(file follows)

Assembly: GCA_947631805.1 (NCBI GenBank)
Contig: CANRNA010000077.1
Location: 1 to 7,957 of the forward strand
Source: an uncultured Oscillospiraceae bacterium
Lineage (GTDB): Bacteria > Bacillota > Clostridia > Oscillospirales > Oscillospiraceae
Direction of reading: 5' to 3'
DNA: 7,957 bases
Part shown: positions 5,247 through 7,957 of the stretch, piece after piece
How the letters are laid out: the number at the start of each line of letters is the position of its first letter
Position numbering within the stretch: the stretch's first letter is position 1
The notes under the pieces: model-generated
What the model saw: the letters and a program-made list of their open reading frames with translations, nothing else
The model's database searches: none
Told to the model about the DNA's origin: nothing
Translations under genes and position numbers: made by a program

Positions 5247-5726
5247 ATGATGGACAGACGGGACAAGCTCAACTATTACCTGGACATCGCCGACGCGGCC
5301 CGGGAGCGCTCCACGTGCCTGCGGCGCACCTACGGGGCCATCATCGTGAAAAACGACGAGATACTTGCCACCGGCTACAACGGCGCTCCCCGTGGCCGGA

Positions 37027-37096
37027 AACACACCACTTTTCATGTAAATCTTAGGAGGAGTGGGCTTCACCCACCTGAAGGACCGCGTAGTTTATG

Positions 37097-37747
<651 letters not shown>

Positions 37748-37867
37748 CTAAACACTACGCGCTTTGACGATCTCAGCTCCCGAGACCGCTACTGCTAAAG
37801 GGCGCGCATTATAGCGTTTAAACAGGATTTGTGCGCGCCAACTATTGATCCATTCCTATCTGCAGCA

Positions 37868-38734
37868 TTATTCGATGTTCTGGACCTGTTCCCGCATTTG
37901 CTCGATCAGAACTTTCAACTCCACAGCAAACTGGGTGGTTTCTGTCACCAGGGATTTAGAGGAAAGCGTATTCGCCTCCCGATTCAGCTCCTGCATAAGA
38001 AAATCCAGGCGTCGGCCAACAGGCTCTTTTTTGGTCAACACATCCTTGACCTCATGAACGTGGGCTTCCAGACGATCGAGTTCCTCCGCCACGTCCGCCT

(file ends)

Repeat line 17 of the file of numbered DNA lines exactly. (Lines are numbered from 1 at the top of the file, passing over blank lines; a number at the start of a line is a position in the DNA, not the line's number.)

5247 ATGATGGACAGACGGGACAAGCTCAACTATTACCTGGACATCGCCGACGCGGCC